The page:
Without changing the hardware, iPadOS 13 manages to decrease the latency of the Apple Pencil. And that’s just the start: there are also new features for non-artists to take advantage of this active stylus.
Check out our first impressions of using an Apple Pencil with the initial beta of Apple’s next operating system.
Mouse support has drawn more attention, but giving iPad Pro full access to external drives is the biggest improvement in iPadOS 13. It will make using a tablet easier and cheaper for professionals and average users alike.
With adapters, it’s now possible to access everything from hard drives to microSD cards. This feature is a real gamechanger.
Apple will finally bring mouse support to iPad (and iPhone) when it rolls out major software updates this fall — and that’s awesome. Finally, you will gain full control over your device without needing to lift a finger.
But I think Apple takes the wrong attitude when it comes to mouse support on iOS.
Its current approach could hold back development of the feature later on, and could negatively impact people who really need it. It also goes against Apple’s mission to make the iPad a laptop replacement.
Apple promised the Safari browser coming to iPads later this year will be “desktop class.” That’s a vague term, but tests with the first beta of iPadOS 13 show that it comes very close to the macOS version. There’s still room for improvement, though.
Even so, this is a major milestone for Apple’s tablets. Limitations in Safari have held the iPad back for far too long.
At first look, iPadOS — Apple’s new operating system designed specifically for the iPad — doesn’t seem to have added so much. If you discount the iOS 13 features that the iPad shares with the iPhone, the iPadOS extras look rather pedestrian. But these small changes show a big change of direction for the iPad. Apple is turning it into a new kind of mobile computer, instead of a big iPhone.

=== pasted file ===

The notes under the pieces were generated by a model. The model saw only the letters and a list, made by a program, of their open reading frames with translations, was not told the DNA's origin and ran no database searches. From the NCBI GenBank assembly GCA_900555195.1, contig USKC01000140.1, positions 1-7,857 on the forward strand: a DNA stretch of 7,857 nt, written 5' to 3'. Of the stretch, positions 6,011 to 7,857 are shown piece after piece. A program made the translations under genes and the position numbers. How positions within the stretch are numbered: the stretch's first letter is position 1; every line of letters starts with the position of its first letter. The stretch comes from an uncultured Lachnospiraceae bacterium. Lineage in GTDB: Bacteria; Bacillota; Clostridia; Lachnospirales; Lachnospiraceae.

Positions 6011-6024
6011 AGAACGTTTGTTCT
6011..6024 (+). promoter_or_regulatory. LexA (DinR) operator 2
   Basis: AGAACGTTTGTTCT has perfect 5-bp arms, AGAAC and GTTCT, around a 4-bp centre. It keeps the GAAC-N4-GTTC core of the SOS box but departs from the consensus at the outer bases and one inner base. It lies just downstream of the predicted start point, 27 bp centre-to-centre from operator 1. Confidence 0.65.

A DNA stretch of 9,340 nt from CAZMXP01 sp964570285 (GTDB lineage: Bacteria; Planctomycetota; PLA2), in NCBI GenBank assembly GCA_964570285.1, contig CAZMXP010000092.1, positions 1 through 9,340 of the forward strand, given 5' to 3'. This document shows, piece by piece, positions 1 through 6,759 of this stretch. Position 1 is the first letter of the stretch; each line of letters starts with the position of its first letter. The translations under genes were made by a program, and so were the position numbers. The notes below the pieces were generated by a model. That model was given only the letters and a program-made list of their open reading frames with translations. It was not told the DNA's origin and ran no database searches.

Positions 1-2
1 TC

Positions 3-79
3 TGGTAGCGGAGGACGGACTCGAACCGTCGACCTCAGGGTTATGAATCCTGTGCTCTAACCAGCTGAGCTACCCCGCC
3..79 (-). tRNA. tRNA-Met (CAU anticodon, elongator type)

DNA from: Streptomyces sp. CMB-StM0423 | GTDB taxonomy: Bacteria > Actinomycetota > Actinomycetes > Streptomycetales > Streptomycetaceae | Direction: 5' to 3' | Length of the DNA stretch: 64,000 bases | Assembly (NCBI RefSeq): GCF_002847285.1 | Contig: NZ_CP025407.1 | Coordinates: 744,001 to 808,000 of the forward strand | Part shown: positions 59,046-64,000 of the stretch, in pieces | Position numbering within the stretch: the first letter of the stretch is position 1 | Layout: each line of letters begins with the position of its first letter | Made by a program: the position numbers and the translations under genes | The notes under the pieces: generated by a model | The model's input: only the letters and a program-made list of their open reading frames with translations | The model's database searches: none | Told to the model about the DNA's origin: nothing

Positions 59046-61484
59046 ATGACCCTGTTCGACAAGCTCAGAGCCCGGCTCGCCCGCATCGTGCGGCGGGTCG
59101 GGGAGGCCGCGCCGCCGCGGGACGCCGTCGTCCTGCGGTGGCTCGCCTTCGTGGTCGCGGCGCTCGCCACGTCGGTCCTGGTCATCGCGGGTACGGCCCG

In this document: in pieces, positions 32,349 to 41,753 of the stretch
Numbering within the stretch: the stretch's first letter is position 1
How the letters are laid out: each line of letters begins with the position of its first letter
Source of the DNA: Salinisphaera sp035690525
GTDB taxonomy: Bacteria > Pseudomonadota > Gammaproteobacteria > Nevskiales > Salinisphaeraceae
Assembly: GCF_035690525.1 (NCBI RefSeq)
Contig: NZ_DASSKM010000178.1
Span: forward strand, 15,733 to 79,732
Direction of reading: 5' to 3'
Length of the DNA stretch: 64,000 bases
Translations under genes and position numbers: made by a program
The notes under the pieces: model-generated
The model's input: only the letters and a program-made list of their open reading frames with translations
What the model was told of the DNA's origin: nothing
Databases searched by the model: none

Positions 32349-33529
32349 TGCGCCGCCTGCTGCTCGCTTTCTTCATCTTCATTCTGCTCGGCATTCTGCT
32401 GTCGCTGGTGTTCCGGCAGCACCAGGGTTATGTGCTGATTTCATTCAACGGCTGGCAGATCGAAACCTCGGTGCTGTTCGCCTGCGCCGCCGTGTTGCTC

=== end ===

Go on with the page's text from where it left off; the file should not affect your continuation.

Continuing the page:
Imagine that you saw somebody roll a rock a few feet away from another rock. Maybe it crests a small bump in the grass. But then, when you take a step away, you see that the rock is now perched on the edge of a canyon. To mix metaphors, iPadOS is like Wile E. Coyote floating over the big drop. Only the drop goes up instead of down, or something.
Apple should be building a data marketplace for its users, not raising fears about privacy. Privacy is about preventing the leakage of personal data and does nothing about the ownership and monetization of that data.
Individuals should be getting paid for their data directly, not the companies that collect that data. And that should be the focus of Apple’s efforts.
A recent rumor says the iPad Pro will soon be compatible with USB-C mice. The idea is that you can just plug one in, and — perhaps by enabling an option in the Accessibility settings — use a mouse just like you would use a mouse on the Mac.
But what would such a feature look like? And would it actually be useful, or would it just be confusing? Let’s think about that.
Anecdotally, pretty much every MacBook owner I know has experienced keys sticking or repeating at one time or another. But occasionally I meet someone who seems blessed with a faultless MacBook keyboard. And Apple claims the problem only affects a small number of MacBook users.
So what is going on? I have a theory — and a tip that might keep your MacBook’s keyboard from crapping out if it hasn’t already.